Art Advisor Nico Epstein shares his insights from Frieze London 2020

17 October 2020

Art Advisor Nico Epstein shares his insights from Frieze London 2020

Part of my role as a curator and art advisor over the past ten years has involved me working with younger artists and helping them progress in their careers. To a certain extent, these personal relationships I have formed with artists educate my own selections and recommendations.

At this year’s Frieze art fair, I particularly enjoyed seeing the artworks of Sebastian Lloyd Rees, whom I worked with a few years ago. His hoardings, extricated from construction sites, were once designed for separation and protection. With his work, the objects take on new meanings as highly geometric artworks whose textures and aesthetic recall mid-century American modernist painters and assemblers like Lee Bontecou.

Another one of my top picks from this year´s Fair is Omar Fakhoury and his paintings of deteriorated chairs at the Beirut-based Marfa´ contemporary art gallery. Farkhoury’s highly expressive paintings are melancholic, nostalgic, and like Rees’ hoardings, emphasise the art-object as a palimpsest. Frieze offered the Lebanese gallery free participation in light of the tragedies that have recently befallen the country, a heartfelt and welcome gesture.

Frieze, as a leading brand in the contemporary art fair space, has been constantly looking to improve its digital offering, even before this Covid-19 inflicted online-only phase. I believe that the new normal will be a symbiotic combination of in-person events such as the gallery openings and the Sculpture Park, with digital booths and online infrastructure. The free access and the very fact that the fair is online allows for a much wider international audience to gain exposure to the art being shown, and for galleries to potentially reach more leads than they otherwise would have done before. However, on the other side of the coin, it is much harder for the galleries taking part to do their job through an online chat function. The physical interaction and deal-making dance that so often happens at fairs can’t be easily replicated through an online messaging interface.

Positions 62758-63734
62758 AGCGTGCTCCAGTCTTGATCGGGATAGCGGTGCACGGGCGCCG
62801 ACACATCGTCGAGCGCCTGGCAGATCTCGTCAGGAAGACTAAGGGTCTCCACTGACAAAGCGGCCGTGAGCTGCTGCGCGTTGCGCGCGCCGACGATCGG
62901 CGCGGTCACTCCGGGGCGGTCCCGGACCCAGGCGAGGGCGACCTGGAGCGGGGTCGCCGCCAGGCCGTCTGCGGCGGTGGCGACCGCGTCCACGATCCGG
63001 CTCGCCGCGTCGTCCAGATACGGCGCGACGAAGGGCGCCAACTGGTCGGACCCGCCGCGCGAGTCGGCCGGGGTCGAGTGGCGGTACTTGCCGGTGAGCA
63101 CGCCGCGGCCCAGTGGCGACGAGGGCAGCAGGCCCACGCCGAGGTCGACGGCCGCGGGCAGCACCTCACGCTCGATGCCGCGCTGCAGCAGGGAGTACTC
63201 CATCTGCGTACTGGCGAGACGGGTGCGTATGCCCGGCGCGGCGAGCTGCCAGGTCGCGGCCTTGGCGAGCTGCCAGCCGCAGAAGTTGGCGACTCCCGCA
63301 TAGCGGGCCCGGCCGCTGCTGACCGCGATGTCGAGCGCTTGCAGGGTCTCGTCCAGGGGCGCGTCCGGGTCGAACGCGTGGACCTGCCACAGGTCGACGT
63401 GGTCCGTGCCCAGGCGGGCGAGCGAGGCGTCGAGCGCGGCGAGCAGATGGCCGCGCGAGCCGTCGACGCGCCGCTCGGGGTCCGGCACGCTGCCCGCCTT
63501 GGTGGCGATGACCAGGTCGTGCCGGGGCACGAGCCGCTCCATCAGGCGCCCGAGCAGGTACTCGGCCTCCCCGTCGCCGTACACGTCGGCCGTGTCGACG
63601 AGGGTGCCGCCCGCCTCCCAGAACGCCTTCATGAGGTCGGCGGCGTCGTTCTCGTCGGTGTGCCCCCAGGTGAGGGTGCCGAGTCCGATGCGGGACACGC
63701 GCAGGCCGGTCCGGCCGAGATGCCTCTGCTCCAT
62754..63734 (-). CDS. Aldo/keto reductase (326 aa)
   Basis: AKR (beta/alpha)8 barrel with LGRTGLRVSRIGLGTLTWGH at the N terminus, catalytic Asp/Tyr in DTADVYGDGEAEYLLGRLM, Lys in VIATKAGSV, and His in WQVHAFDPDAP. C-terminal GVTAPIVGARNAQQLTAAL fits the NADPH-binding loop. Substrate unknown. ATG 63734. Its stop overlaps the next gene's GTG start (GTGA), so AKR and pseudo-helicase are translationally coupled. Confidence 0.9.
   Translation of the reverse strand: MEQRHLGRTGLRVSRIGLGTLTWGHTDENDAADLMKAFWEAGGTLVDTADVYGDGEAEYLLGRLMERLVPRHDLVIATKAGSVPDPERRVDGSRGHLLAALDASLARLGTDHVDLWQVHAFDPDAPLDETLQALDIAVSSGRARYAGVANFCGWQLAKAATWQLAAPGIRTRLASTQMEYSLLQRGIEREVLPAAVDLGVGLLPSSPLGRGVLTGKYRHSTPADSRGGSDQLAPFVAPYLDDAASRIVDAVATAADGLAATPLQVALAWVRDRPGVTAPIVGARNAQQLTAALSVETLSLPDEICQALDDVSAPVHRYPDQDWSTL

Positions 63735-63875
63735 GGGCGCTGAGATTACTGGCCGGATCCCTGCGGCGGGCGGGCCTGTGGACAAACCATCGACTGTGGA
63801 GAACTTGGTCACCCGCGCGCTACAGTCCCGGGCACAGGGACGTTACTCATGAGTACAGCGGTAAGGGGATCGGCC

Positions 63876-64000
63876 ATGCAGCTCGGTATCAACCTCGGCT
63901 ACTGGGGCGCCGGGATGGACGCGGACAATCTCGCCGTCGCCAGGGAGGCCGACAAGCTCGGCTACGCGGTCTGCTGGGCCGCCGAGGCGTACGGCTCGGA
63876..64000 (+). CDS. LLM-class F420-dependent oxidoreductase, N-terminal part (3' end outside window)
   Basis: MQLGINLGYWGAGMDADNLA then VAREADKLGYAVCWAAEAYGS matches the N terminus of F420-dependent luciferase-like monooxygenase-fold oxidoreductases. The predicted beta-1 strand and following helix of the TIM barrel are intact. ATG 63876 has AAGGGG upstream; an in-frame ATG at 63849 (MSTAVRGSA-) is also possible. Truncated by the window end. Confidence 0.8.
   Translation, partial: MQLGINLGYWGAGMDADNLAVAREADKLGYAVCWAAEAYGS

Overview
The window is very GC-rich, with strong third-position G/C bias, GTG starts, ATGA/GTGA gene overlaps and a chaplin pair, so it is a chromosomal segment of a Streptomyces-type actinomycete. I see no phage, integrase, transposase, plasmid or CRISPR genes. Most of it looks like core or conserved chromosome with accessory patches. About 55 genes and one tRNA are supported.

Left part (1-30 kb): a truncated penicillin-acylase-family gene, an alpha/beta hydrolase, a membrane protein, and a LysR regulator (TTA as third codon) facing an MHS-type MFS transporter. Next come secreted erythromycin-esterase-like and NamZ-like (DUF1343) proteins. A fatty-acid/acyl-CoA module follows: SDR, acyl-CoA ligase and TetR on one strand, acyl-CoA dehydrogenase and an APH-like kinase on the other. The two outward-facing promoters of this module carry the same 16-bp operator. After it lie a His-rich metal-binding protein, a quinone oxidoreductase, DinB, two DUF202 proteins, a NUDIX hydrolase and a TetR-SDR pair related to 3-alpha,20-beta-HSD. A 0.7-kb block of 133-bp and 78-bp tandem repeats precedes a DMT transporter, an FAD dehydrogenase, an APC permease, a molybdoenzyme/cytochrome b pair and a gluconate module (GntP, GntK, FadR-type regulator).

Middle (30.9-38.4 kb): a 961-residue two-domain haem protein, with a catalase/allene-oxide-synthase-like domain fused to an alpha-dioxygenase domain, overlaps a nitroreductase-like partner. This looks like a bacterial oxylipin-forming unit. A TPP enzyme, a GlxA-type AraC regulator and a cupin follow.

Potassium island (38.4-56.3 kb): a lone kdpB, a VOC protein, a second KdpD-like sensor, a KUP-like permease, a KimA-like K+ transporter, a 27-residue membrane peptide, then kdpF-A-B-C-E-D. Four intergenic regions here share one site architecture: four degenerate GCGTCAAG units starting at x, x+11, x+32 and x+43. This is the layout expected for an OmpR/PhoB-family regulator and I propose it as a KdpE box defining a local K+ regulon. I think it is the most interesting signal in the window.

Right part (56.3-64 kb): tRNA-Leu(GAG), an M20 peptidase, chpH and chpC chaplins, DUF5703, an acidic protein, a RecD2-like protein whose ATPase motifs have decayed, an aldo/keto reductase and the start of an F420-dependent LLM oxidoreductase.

The paradigm, where a gallery showcases inventory online in a more sophisticated way and then display the works in a local venue, will increasingly become the new normal both for fairs and for art viewing in general. Furthermore, I believe we will have more local people visiting regional fairs and fewer people travelling extensively to internationally recognised events and their satellite affiliates; disrupting and shifting the art world into a new era of being.

Nico Epstein, Partner at Artvisor, Consultant for Frieze Art Fair and EDUART EXPERIENCE art advisor and lecturer

Nico Epstein is a curator, art historian and art advisor with over 10 years of experience in the field of contemporary art. He is a partner and COO of Artvisor, a London based contemporary art consultancy. Epstein has helped to arrange more than 20 contemporary art exhibitions throughout Europe, New York and Hong Kong, focusing mostly on artists of his generation. Epstein is a frequent lecturer on contemporary art at Christie’s Education in London where he recently designed and taught the course ‘Navigating the Art Market Online’. He has lectured on contemporary art and its markets at Bocconi, The Courtauld, and University College London among other leading universities.

Sebastian Lloyd Rees
Hoarding, (707-701, E 241 ST, Mt Vernon, NY 10470, 19th September 13:53 EST, 2018), 2018
Industrial paint, plywood, pollution
200 × 174 cm (78 ¾ × 68 ½ inches)